PITTSBURGH (KDKA) — A Somerset County man who allegedly skipped out on jury duty nearly a dozen times got busted while trying to get help from a judge on another issue.
He was forced to pay a $500 fine.
So what really happens when you don’t show up for your civic duty?
It’s a citizen’s duty — serving on a jury — and for those accused of crimes a constitutional right.
“It’s extremely important that we have enough people to serve at any given time when a party elects to have a jury trial,” Claire Capristo told KDKA’s Jon Delano. “It’s an important part of our democracy and our justice system.”
Capristo is the Allegheny County court administrator, and she knows with over 40 county judges and lots of juries called at the same time, the system functions only because citizens don’t shirk that duty.
“They receive in the mail a summons and a questionnaire. It tells them when they’ve been summoned to appear. We usually do that six to nine weeks out from the date,” she said.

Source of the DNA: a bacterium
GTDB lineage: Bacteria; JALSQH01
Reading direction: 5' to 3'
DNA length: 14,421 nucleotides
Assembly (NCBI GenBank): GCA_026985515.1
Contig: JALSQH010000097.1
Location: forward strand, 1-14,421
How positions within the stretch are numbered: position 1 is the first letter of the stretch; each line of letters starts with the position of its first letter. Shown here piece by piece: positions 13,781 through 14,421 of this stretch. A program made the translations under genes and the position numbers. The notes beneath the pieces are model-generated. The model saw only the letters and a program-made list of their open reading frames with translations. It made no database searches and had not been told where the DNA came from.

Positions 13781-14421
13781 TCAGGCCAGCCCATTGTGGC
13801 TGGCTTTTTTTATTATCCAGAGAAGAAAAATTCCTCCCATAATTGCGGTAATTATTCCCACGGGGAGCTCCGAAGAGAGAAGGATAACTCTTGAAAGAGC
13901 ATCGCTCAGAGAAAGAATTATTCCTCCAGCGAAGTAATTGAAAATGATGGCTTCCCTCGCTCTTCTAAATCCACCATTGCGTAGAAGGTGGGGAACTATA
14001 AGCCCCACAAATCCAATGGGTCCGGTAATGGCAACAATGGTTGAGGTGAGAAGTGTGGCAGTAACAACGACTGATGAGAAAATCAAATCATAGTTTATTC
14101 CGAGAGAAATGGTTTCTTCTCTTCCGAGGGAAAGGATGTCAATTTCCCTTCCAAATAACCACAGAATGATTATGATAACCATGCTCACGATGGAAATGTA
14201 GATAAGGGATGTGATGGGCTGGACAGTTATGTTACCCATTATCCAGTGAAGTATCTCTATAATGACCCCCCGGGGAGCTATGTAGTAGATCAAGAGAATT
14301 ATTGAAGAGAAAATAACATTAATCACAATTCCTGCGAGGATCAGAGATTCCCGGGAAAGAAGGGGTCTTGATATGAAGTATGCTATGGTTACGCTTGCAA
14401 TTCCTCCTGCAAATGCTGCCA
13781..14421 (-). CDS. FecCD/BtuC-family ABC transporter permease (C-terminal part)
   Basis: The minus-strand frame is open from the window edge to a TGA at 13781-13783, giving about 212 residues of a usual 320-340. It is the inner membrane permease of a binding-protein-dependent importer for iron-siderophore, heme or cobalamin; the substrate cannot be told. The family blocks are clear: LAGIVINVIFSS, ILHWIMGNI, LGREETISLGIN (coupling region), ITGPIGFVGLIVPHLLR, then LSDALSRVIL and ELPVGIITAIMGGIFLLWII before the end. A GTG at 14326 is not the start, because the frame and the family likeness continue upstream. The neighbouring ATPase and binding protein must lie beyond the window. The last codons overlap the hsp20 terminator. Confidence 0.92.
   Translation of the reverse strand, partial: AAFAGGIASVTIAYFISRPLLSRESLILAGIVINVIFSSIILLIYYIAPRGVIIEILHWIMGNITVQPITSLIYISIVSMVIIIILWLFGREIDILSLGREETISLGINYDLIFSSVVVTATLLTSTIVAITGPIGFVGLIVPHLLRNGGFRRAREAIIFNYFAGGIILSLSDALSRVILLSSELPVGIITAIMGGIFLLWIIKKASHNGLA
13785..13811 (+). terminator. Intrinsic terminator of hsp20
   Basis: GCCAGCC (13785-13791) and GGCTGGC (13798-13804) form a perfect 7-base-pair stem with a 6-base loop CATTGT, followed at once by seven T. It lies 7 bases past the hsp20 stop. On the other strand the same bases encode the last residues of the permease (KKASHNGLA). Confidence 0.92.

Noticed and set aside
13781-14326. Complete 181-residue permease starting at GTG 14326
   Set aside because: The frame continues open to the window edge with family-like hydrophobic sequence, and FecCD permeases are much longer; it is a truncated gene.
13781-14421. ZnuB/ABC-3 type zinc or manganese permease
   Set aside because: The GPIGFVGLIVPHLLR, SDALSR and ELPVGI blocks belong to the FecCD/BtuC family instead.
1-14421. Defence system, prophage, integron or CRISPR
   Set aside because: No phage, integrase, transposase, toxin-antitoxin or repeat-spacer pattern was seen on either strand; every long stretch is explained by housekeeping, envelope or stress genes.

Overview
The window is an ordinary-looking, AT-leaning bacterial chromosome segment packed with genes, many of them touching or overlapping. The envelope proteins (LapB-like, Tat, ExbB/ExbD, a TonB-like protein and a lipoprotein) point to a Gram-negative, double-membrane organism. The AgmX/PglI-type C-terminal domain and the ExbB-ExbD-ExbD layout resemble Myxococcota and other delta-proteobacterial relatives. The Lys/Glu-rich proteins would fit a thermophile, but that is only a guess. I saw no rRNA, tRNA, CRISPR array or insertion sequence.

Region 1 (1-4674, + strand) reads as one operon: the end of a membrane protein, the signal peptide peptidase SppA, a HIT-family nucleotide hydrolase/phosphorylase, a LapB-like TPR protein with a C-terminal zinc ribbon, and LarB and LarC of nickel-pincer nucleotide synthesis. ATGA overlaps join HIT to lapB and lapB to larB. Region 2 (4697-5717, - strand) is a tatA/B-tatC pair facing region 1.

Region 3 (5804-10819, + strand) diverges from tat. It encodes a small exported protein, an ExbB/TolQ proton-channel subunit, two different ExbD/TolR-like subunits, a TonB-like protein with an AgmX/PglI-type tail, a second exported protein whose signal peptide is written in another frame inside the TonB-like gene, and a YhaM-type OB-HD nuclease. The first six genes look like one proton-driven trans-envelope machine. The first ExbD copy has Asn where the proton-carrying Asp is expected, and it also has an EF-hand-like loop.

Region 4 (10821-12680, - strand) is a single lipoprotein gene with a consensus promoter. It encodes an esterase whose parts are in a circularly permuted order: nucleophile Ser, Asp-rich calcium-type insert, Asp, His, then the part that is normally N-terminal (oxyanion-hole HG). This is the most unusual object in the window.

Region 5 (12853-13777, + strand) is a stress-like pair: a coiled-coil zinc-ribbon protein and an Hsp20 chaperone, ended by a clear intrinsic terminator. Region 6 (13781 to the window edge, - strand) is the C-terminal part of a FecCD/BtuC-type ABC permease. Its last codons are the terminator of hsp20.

Names are randomly drawn by computer from PennDOT lists of drivers and the county’s voters.
Capristo says she wants citizens to be up-front on their ability to serve.
“We try to make the system as flexible as we can because we recognize that people are busy and that this could be an impediment to their job, their family responsibilities, and the like to serve,” Capristo said.
But there are those who toss the summons away and are no-shows.
“We do get no-shows and what we basically do is put them back into the pool,” she said.
That means they will get summoned again and again right away until they respond. Each failure to respond could cost the no-show $500 and 10 days in jail.
It turns out that jury duty in the federal court system is a bit tougher than in the courts of common pleas of Pennsylvania.
You might get away with ignoring the first or second federal summons to jury duty. But you ignore that third summons from the feds, you might have a federal marshal at your door.
Federal officials say no-shows are extremely rare.
Capristo says Allegheny County’s new system of being on-call as a juror for just one day has reduced the no-shows.
“They come in and are not selected on that one day, their jury service is done,” she said.
Making it harder than ever to ignore jury service.